The universe kept sending me siren signals. There was a mer-fire going on in my mind and I couldn’t put it out. I wheeled a VHS player into the basement and watched a copy of the documentary, Pleasures and Dangers (1991). In the footage, Hunter is working on The Muse of War, a giant canvas inspired by the Gulf War. The painting features a black chimera, with the head of a dragon, six breasts and her tail on fire. Author Sue Hubbard called The Muse of War, “an angry harpy with a fiery tail that flares up like an oil pipeline…like some ancient fury she reminds us of the fragile inter-relationship between our psychic, ecological and physical health and the consequences of hubris.”

I thought nothing of the consequences of hubris as I worked on my PowerPoint for the conference. I was simply happy, free-associating, I dropped in a film still of Ariel, her arms tied back by the two evil purple eels, Flotsam and Jetsam, and pasted it next to Hunter’s own painting of a woman riding a purple serpent bareback. I even dared to copy and paste a black and white photo of Hunter herself, young and foxy dressed in a leather jacket, beside Disney’s Ariel.

But I did have another genuine mermaid up my sleeve. I had discovered Hunter’s little-seen motherboard paintings. The motherboard is the green circuit backbone inside each computer that allows the various components to ‘talk’ to one another. Hunter produced over eighty of these paintings, using the circuit boards as canvases, and adding tarot card motifs and symbols—everything from cats and nuns and crocodiles to rats and prostitutes and demons frolic within her motherboards. The imagery was so gestural and free. I couldn’t figure out if the paintings were wonderful or sensational duds, they represent such an oddly analogue approach to the digital era. Now I love them, even though I’ve not seen one single motherboard painting in person. However, the lawyer from her estate sent me this shonky photograph of ‘Mermaid’ on her phone from the archive in England. I laughed when I saw her. Hunter’s mermaid is an amphibious gill-woman trapped in the golden circuits of the memory board, but I recognised her as a portrait of me – a mer-monster! - lost in the currents of her own research.

Megan Dunn, Essay 6

Photo Credit

Alexis Hunter, Mermaid, 2005, oil on memory board. Photographed in England in artist’s archive, 2017.

Notes on Paintings on Computer Motherboards

Working inside the silent blackness of a sinister night in the country. Quiet as a moonless ghosting a desire grows, a conscious need to dissipate yet control the structural formality of a framework already designed to dispel anarchy. There is empathy to an order in these synthetic spectral labyrinths, weaving through ethereal technical umbilical cords of a computer motherboard. Within the sparkling magical surface maze a supernatural image appears in the pattern, a mirage of shapes entwining a possible understanding of what it is to be human in a digital existence.... The image, sometimes a fanciful chimera, tarot card queen or long-lost Goddess, is caught inside this real object and the new virtual world. Every meaning has no meaning in our Postmodern spiritual vacuum as images and words can mimic higher thought and base curiosity in the same instant. I give you an amulet, a talisman as you are now, a computed entity in a computed process, this digital system living as we do, alive within us, now all universal travellers in space and time.

Alexis Hunter, 2005.

Megan Dunn, Essay 7

Photo Credit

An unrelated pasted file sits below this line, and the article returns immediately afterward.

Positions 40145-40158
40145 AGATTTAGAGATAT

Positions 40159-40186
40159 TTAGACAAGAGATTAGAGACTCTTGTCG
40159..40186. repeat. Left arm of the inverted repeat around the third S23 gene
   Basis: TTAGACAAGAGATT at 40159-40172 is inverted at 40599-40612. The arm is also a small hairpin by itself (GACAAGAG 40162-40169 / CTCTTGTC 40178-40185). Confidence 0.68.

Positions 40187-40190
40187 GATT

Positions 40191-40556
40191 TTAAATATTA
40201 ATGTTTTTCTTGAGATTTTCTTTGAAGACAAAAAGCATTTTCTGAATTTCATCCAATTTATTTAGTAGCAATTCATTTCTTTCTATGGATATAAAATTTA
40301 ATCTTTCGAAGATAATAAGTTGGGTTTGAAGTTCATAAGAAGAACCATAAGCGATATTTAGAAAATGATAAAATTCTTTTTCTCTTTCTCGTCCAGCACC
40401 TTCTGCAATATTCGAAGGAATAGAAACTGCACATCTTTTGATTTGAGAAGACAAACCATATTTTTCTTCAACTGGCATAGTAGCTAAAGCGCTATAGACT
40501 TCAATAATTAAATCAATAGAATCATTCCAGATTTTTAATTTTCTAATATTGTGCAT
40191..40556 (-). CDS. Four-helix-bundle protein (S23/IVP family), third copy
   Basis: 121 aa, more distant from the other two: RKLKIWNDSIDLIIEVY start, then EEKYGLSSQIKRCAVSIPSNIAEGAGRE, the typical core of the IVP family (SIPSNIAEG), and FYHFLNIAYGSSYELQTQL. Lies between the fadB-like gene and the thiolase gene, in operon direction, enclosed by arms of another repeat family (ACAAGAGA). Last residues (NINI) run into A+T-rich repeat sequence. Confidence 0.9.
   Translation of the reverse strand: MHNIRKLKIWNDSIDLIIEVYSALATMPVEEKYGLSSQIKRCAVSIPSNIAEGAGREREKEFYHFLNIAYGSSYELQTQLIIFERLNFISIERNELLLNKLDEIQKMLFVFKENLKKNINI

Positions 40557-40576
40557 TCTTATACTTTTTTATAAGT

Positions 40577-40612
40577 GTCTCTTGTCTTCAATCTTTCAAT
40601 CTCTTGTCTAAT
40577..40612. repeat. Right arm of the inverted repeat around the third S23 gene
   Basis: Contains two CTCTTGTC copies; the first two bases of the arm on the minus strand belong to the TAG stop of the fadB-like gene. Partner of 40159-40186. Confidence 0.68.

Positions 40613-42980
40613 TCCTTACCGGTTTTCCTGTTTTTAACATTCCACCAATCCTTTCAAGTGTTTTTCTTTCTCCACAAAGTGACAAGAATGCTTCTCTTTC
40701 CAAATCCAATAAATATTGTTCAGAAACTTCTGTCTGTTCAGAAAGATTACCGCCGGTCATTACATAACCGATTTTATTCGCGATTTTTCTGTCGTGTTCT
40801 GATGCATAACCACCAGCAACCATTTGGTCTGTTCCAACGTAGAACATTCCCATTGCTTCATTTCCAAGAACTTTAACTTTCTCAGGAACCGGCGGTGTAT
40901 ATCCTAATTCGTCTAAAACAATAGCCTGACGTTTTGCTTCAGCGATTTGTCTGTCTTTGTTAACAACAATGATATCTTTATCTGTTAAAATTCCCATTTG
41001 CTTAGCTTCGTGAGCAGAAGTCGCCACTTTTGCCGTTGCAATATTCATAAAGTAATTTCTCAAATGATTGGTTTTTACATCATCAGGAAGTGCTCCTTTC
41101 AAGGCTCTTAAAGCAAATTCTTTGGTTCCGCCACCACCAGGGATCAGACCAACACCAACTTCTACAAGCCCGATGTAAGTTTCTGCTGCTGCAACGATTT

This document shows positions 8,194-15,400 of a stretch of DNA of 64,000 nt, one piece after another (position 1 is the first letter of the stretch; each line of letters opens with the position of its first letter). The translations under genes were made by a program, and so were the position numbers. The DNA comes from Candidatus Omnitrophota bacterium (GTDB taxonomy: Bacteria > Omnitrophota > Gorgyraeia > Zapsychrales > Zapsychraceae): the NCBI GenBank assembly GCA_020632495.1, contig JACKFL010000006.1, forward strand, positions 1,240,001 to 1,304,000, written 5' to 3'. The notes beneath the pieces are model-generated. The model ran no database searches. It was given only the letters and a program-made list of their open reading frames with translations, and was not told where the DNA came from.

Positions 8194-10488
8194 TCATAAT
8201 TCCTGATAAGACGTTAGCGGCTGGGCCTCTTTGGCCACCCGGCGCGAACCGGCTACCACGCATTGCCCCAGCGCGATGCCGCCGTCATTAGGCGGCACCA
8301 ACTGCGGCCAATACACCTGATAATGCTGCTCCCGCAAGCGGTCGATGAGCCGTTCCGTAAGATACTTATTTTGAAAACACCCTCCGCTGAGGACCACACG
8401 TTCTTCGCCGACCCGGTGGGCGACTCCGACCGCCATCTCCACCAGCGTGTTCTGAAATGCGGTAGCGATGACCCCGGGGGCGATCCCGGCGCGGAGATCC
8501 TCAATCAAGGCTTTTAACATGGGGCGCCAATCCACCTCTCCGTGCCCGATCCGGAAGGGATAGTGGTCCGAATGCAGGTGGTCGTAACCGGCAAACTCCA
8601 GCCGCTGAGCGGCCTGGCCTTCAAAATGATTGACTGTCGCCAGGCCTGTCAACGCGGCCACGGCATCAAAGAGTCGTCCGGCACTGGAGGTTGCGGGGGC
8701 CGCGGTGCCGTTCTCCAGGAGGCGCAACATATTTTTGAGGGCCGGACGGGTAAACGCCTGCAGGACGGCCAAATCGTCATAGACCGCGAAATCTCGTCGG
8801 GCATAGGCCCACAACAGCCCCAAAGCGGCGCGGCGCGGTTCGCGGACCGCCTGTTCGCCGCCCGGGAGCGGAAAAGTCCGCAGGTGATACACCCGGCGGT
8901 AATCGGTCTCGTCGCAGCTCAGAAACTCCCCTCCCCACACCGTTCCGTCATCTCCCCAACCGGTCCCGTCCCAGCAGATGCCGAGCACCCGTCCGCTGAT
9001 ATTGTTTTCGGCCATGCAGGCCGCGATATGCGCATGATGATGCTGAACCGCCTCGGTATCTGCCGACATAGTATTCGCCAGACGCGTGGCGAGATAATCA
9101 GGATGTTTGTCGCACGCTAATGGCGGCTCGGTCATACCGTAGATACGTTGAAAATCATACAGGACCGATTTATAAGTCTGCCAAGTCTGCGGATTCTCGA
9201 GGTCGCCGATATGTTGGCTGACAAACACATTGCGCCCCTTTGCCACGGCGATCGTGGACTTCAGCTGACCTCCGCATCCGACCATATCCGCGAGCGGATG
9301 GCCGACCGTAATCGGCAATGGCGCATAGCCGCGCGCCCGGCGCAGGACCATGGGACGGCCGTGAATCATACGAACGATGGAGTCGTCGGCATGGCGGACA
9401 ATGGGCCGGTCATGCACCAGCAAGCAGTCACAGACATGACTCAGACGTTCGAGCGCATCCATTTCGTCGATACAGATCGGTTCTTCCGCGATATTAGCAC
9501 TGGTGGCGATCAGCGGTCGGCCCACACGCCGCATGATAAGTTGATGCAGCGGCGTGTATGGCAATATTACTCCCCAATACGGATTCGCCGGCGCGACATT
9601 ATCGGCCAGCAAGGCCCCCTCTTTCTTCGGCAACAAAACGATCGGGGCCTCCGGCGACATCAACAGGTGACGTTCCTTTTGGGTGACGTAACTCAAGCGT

Fearne and The Little Mermaid, 2017. Photograph by Megan Dunn

WE FINALLY made it to Copenhagen. Fearne saw The Little Mermaid statue first, while I watched Claire la Sirène give her keynote to a packed audience. Claire showed us footage filmed from her perspective as a mermaid swimming in the Paris Aquarium—without her goggles she couldn’t see a thing! The entire room gasped. Claire’s big point: in the original fairy-tale, the little mermaid wanted to become human, now we want to become mermaids, the story has been reversed. Afterwards, Claire draped her turquoise silicon tail over a table and the audience surged forward taking turns to touch it. “It’s so heavy,” I said. A mum and her daughter asked for a selfie with Claire.

During my presentation the room was more than half empty. “She painted the foam,” I clicked the final slide. The Lure of the Sea flickered on the wall, then the presentation turned off. Claire la Sirène looked mildly at me. No questions. No one wanted a selfie with me. I slunk back to my seat. As I passed, one older lady leaned forward in her chair and said, “I was Alexis’ friend on Facebook. She was getting her papers in order before she died. She wanted her legacy to be remembered, you know.”

“Thank you,” I said. My eyes might have even brimmed with gratitude. The next speaker from Miami university stood up to give her PowerPoint on ‘When the Nereid became Mermaid’. Nereids are sea nymphs in Greek mythology, the daughters of the sea god Nereus. One of the problems with the mermaid as a subject is her hybridity, the way she keeps shapeshifting and rebooting over time, updated by each generation of artists. Suddenly the presenter landed on a painting by Max Klinger, Triton and Nereid (1895). Snap! Hunter’s Facebook friend and I both gasped. It was the lure of the sea.

And I’m still under it.

Megan Dunn, Essay 9

Photo Credit

Max Klinger, Triton and Nereid, 1895, oil on canvas, 1000 x 1830mm


About the Author

Megan Dunn is the author of Things I Learned at Art School (2021) and Tinderbox (2017). She likes writing essays and making PowerPoints.

ArtNow Essays is independently commissioned by the editor. The views expressed on ArtNow Essays are the authors' and are not necessarily held by ArtNow.NZ, the commissioning editor, editorial advisory, participating galleries, APGDN, or Creative New Zealand. While this platform does not publish readers’ comments, constructive feedback is welcome. Send your feedback to